Thanks to generations of feminist activism, women in many parts of the world today have more rights than ever before.
The equality gap between women and men appears to be narrowing. There are more women in the workforce than there were in 1980 – more women than men, in fact. More girls in the world are getting educated and the gap between male and female school enrolment has narrowed. There are more women in politics than there were – a quota system in Rwanda’s recent elections ensured that, at 48 per cent, that country now has the highest percentage of women parliamentarians in the world. The newly formed African Union has adopted a Protocol on the Rights of African Women, including the right to abortion – articulated for the first time in international law – and it has condemned Female Genital Mutilation.
But, in spite of these positive signs, in no country in the world today is women’s quality of life equal to men’s.
Of the 1.3 billion people living in poverty in the world today more than two-thirds are women. Women’s share of decision-making positions reached 30 per cent in only 28 countries. Even in a ‘liberated’ country like Britain average female income is only 63 per cent of the average male’s. Globally, women’s health gets low priority. Each year more than 525,000 women die from complications of pregnancy and childbirth. Almost all these deaths are avoidable.
Recent years have seen a backlash against women’s emancipation in many countries. In the former Soviet Union, free-market economics has spelt an end to such benefits as maternity pay and free healthcare.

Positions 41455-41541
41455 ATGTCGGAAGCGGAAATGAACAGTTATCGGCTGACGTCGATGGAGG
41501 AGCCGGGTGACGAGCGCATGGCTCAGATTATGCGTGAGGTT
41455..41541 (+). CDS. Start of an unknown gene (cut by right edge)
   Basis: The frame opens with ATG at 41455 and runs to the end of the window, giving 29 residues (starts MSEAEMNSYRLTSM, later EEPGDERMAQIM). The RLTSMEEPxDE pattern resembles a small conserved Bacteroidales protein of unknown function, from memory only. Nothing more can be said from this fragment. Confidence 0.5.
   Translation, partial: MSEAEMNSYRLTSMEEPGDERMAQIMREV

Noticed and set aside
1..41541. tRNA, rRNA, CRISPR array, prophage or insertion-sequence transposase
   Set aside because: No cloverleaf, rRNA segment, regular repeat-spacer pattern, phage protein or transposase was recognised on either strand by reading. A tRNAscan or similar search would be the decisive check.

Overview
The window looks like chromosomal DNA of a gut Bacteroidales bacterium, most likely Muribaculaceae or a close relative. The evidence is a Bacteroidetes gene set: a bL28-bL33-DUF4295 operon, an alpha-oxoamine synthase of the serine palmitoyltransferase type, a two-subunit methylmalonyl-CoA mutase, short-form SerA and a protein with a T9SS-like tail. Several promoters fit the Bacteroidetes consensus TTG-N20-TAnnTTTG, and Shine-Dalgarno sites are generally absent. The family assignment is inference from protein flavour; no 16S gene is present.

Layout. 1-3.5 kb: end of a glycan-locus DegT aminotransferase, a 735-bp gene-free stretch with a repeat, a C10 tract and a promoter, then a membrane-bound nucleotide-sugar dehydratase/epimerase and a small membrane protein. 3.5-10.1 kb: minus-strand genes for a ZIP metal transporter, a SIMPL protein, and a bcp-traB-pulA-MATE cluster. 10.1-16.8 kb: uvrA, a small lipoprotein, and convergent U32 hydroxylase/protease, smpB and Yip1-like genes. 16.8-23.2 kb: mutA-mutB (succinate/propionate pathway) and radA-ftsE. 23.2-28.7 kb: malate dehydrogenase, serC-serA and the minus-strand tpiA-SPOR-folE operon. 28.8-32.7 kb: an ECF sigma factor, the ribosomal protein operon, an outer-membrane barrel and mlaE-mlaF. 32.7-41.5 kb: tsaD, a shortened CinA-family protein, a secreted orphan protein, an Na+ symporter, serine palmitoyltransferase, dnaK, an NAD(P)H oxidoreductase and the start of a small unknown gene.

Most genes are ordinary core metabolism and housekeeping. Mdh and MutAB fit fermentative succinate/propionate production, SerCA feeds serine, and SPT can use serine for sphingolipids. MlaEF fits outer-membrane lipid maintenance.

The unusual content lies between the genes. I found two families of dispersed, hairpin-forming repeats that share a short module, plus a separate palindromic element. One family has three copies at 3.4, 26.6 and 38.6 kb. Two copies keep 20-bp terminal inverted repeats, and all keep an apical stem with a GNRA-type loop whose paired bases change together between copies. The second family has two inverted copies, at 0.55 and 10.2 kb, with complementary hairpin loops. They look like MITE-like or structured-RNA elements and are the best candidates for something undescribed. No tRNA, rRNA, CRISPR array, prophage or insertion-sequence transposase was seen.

Elsewhere the backlash has been cultural and religious. In 25 countries there are now greater legal and social restrictions on women. These countries include Algeria, Nigeria, Pakistan, Turkey, Malaysia and the US.
Violence against women is epidemic. In India an estimated 98 women a week are murdered by their husband or his family, often over dowry payments. In Bangladesh, 50 per cent of murdered women are killed by their husbands.
Domestic violence by men against women is astoundingly high in Pakistan, Peru, Russia and Uzbekistan, with governments doing little to intervene. In Britain, there is a call for help from victims of domestic violence every minute.
Rape is committed with relative impunity. In the conflicts in Sierra Leone, Kosovo, the Democratic Republic of Congo and Afghanistan it has been used as weapon of war. But it is also prevalent in peacetime. In South Africa, 147 women are raped every day. In Britain 27 per cent more women reported rape in 2002 compared with 2001, but convictions dropped to a record-breaking low. Women are more likely to get infected by hiv/aids than men, especially if they are raped.
As a direct result of inequalities in their countries of origin, women from Ukraine, Moldova, Nigeria, the Dominican Republic, Burma and Thailand are bought, sold and trafficked into forced prostitution, while governments do little to prevent this.
The belief that the struggle for sexual equality is all but won and that feminism is now somewhat redundant, is not borne out by global realities today.
Women still have much work to do.
Sources: UN Development Programme Reports 2000 and 2003; Amnesty International 2003; Human Rights Watch 2003; Nikki van der Gaag, No Nonsense Guide to Women’s Rights, New Internationalist/Verso 2004.